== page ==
Well, that's what I got right now. Back to the manga…
At long last I report in, and sad to say my wife's PowerMac G5 was terminal. Oh, it could have been fixed, but for the repair price-plus we just went ahead and got her a new iMac, which includes all the latest bells and whistles and allows her to have dual monitors (her 23" cinema display still works fine). Now we have a dead box to do something with…just not sure what yet.
My wife has been the victim of more than her share of computer related headaches over the past year. First the battery in her PowerBook Titanium G4 fizzled, and the replacement I ordered worked for a while and then fizzled just as thoroughly as its predecessor. Our local Mac tech said there's nothing wrong with the computer, we just need to get a battery that seats properly. Since Apple no longer makes the batteries (and charges a fortune for back stock items), we're left to take another stab at a third party unit with no real confidence it'll do the trick.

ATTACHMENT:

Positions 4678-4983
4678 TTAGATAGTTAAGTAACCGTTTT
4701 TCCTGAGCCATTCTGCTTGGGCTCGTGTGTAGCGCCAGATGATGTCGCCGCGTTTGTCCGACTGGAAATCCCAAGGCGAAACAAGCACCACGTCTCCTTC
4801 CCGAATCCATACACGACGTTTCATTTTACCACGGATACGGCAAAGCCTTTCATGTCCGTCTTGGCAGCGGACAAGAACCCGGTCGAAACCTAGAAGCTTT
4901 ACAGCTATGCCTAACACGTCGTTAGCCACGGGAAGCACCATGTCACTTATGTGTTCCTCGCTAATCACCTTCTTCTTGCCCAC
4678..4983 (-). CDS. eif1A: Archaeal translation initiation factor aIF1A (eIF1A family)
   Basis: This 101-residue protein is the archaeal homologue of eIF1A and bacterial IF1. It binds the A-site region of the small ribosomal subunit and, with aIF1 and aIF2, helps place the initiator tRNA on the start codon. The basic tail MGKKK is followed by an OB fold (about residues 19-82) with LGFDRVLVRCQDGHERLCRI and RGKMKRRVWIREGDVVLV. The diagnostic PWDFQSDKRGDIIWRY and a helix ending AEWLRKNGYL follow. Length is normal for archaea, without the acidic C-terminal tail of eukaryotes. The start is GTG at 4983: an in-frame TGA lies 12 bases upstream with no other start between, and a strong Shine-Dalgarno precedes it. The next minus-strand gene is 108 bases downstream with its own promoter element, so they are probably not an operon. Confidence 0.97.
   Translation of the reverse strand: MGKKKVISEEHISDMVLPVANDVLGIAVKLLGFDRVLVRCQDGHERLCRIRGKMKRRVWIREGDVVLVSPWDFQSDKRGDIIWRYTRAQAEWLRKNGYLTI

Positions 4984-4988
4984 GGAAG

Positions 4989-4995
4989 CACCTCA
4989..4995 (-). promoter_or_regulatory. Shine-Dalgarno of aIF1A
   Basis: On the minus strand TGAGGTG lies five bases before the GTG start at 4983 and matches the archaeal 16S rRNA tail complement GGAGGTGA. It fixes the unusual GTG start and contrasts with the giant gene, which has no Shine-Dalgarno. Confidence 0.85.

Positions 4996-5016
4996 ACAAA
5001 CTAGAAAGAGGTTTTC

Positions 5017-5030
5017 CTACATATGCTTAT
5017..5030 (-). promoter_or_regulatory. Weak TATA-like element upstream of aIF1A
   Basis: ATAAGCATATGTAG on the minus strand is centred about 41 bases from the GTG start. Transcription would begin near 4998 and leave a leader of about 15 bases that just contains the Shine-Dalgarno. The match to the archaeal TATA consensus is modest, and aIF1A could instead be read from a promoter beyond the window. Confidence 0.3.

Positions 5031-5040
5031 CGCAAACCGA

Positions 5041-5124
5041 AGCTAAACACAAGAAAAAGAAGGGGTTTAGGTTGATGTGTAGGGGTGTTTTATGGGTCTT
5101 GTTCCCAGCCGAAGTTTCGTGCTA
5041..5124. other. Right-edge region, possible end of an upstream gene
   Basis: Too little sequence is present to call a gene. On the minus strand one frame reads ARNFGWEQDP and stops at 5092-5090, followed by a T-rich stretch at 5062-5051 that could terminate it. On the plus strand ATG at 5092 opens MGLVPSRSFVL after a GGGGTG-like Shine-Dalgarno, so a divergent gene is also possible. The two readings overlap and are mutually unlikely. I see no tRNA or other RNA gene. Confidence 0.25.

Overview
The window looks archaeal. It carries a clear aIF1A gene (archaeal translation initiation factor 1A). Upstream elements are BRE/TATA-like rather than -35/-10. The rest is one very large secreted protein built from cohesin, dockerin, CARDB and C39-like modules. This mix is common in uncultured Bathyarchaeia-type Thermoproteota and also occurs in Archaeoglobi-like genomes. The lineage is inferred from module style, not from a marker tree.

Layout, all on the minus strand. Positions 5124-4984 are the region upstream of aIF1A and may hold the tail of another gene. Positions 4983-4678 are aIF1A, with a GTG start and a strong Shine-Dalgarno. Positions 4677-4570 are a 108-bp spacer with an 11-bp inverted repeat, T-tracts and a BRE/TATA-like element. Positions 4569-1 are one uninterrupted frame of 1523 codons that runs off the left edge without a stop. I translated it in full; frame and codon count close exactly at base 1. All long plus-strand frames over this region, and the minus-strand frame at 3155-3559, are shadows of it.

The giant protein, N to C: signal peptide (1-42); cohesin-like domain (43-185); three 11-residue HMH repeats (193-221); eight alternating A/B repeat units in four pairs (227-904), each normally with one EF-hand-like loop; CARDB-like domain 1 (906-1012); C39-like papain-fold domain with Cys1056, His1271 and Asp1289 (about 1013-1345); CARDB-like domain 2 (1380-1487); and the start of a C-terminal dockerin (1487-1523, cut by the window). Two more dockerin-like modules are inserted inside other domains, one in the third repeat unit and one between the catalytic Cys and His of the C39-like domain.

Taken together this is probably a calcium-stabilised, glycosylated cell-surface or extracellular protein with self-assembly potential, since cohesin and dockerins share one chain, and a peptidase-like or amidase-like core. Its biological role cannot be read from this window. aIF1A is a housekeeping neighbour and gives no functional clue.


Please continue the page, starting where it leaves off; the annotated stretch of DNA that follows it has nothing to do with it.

Next came the failure of the battery in her APC UPS. This is not such a problem, there are plenty of options for replacement, but it's still annoying.
Now, as she has reported on her blog, Color and Caffeine, her PowerMac dual processor G5 tower has gone on the fritz and is in hospital. I'm confident The Beast will be back up and running anon, but I don't blame her for feeling rather perturbed by this run of tech misfortune.
While we have been using Macs since late 1992, and this is by far the worst spate of trouble we've had in all that time, it does make me wonder, now that she's had her three bad strokes…am I next?
Three movies about food, none of which is Tom Jones: